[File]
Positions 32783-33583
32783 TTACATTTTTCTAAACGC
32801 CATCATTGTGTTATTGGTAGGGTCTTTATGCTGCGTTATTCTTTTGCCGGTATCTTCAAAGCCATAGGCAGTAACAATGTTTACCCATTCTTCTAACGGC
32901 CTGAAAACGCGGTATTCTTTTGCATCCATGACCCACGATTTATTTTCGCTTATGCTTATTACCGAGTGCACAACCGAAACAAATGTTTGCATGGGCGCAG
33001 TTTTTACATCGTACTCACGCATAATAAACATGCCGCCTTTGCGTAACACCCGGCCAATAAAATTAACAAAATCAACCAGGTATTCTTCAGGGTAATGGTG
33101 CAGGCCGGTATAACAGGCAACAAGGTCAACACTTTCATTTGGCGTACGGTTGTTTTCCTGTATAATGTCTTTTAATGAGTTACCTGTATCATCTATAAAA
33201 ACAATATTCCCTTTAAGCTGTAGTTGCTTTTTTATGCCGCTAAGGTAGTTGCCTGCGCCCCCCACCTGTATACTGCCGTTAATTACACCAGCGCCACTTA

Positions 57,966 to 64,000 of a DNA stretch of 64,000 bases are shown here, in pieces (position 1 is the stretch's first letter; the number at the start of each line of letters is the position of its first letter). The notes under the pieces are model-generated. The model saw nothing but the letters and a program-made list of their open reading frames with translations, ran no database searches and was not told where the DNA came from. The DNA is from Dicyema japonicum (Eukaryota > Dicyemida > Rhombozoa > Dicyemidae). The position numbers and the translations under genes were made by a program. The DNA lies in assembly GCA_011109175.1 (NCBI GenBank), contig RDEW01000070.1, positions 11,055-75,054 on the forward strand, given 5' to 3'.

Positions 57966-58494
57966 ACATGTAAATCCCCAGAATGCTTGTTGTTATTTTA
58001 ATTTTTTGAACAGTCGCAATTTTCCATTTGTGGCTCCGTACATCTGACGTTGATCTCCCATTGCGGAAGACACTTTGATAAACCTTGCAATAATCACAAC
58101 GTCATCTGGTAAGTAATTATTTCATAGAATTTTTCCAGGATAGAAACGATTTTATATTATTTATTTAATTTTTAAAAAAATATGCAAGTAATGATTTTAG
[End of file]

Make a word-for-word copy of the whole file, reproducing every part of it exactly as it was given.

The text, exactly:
Positions 32783-33583
32783 TTACATTTTTCTAAACGC
32801 CATCATTGTGTTATTGGTAGGGTCTTTATGCTGCGTTATTCTTTTGCCGGTATCTTCAAAGCCATAGGCAGTAACAATGTTTACCCATTCTTCTAACGGC
32901 CTGAAAACGCGGTATTCTTTTGCATCCATGACCCACGATTTATTTTCGCTTATGCTTATTACCGAGTGCACAACCGAAACAAATGTTTGCATGGGCGCAG
33001 TTTTTACATCGTACTCACGCATAATAAACATGCCGCCTTTGCGTAACACCCGGCCAATAAAATTAACAAAATCAACCAGGTATTCTTCAGGGTAATGGTG
33101 CAGGCCGGTATAACAGGCAACAAGGTCAACACTTTCATTTGGCGTACGGTTGTTTTCCTGTATAATGTCTTTTAATGAGTTACCTGTATCATCTATAAAA
33201 ACAATATTCCCTTTAAGCTGTAGTTGCTTTTTTATGCCGCTAAGGTAGTTGCCTGCGCCCCCCACCTGTATACTGCCGTTAATTACACCAGCGCCACTTA

Positions 57,966 to 64,000 of a DNA stretch of 64,000 bases are shown here, in pieces (position 1 is the stretch's first letter; the number at the start of each line of letters is the position of its first letter). The notes under the pieces are model-generated. The model saw nothing but the letters and a program-made list of their open reading frames with translations, ran no database searches and was not told where the DNA came from. The DNA is from Dicyema japonicum (Eukaryota > Dicyemida > Rhombozoa > Dicyemidae). The position numbers and the translations under genes were made by a program. The DNA lies in assembly GCA_011109175.1 (NCBI GenBank), contig RDEW01000070.1, positions 11,055-75,054 on the forward strand, given 5' to 3'.

Positions 57966-58494
57966 ACATGTAAATCCCCAGAATGCTTGTTGTTATTTTA
58001 ATTTTTTGAACAGTCGCAATTTTCCATTTGTGGCTCCGTACATCTGACGTTGATCTCCCATTGCGGAAGACACTTTGATAAACCTTGCAATAATCACAAC
58101 GTCATCTGGTAAGTAATTATTTCATAGAATTTTTCCAGGATAGAAACGATTTTATATTATTTATTTAATTTTTAAAAAAATATGCAAGTAATGATTTTAG